It is hopefully a sign of things to come. Last night, a multiracial, multigenerational crowd of 3,000 – 5,000 took to the streets of Boston, shutting down parts of the city as part of a protest organized by #BlackLivesMatter Boston (@BLM_Boston). Read MoreLeave a comment
I have earned a reputation among family and friends as being “no fun” or “too serious” for pointing out the oppressive underpinnings of many elements of popular culture and U.S. traditions. At the risk of reinforcing that reputation, I want to offer a few reflections as Thanksgiving approaches. Read MoreLeave a comment
I wish we would only need that sign in another year. It’s crazy to me that it’s already relevant, and that its relevance stretches far into the past as well. In just the past few days alone, Tamir Rice, Tanisha Anderson, and Akai Gurley all died at the hands of police. Twelve-year old Tamir Rice was shot by police while playing with a BB gun in a Cleveland park. Tanisha Anderson died in a police “take down” when she resisted being taken in for mental health services, though her family called for an ambulance, not police. Akai Gurley was killed by a rookie cop in a dark hallway in the Pink Houses in Brooklyn. Gurley was described by Police Commissioner Bratton as a “total innocent” who was shot in an “accident.” His death has already been ruled a homicide. Read MoreLeave a comment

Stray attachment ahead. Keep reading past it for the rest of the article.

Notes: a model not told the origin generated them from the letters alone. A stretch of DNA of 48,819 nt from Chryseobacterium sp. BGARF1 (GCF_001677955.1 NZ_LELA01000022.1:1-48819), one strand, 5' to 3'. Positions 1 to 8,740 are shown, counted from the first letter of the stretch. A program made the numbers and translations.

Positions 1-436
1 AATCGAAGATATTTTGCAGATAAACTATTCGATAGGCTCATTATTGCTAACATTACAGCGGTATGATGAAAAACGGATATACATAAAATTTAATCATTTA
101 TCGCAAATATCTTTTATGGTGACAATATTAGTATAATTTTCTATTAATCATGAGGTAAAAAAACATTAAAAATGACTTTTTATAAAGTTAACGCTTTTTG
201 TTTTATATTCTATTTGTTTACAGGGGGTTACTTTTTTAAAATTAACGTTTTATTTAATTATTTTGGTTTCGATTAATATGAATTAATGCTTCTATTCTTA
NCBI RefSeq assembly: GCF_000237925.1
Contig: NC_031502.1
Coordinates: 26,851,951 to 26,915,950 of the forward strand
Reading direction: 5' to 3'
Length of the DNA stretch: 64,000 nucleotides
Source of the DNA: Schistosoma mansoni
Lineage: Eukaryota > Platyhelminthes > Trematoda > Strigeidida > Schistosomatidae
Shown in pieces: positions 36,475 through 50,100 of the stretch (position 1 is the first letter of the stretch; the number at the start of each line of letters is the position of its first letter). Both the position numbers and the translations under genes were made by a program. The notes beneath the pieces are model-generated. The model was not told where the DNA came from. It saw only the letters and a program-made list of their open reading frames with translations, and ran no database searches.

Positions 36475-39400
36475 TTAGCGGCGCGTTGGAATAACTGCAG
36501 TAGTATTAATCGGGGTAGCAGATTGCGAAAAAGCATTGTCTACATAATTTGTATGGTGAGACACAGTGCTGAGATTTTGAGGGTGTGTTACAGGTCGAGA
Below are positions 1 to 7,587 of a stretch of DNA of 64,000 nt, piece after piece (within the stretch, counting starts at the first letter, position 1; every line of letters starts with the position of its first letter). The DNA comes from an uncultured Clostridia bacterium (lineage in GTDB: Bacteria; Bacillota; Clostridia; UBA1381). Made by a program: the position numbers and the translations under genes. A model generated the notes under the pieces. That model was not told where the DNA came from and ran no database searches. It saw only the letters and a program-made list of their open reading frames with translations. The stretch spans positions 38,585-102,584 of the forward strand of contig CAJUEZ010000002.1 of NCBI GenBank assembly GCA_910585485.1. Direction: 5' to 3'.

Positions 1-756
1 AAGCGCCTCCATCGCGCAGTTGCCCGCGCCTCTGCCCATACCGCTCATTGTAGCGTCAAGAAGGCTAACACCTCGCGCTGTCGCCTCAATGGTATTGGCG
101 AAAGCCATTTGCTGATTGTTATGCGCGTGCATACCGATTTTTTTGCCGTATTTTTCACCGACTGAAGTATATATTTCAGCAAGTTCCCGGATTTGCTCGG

Sitting with the grand jury verdict in the killing of Michael Brown, I’m reminded of a blues song that I first heard sung by Sweet Honey in the Rock more than 30 years ago. It’s as poignant today as it was then.Leave a comment
I struggle to find my place in this year of insurrection against the state sanctioned murders of young black men. My knees are too old to run from riot police, my lungs too scarred to survive teargas. I’m wrestling with what it means to be a 50-year-old black American woman who has inherited the benefits of civil rights advancement, and upon whose shoulders the next generations should safely and securely stand. And I am struggling with what it means to have failed.
I have failed to properly name the extrajudicial killings of Sean Bell in 2006 and Trayvon Martin in 2012 and Jonathan Ferrell in 2013 and Eric Garner, John Crawford, Mike Brown and Darrien Hunt in 2014, and I have failed to stop their deaths. I wasn’t there bravely sewing letters on a banner to be dropped in protest that stitched past and present together: “a man was lynched today.” I have failed the memory of 41 bullets striking the body of Amadou Diallo in 1999; failed the decapitated body of James Byrd, dragged to death behind a truck, in 1989. Most of all, I have failed to be watchful and articulate after the revenge killing of Michael Donald in 1981, that moment which destroyed the private club of the Ku Klux Klan and left its role to be taken up by the state.
I want to believe that I stand in solidarity with young activists in Ferguson, but their very existence indicts me.7 Comments
We have just heard that the Grand Jury did not indict Darren Wilson for killing Michael Brown. The brilliant and courageous young people of Ferguson know that justice has not been served. The relentless profiling, criminalization, harassment and killing of young people of color is a an old an ongoing crisis in this country. It must stop.3 Comments
“They were so aggressive. They incited violence.”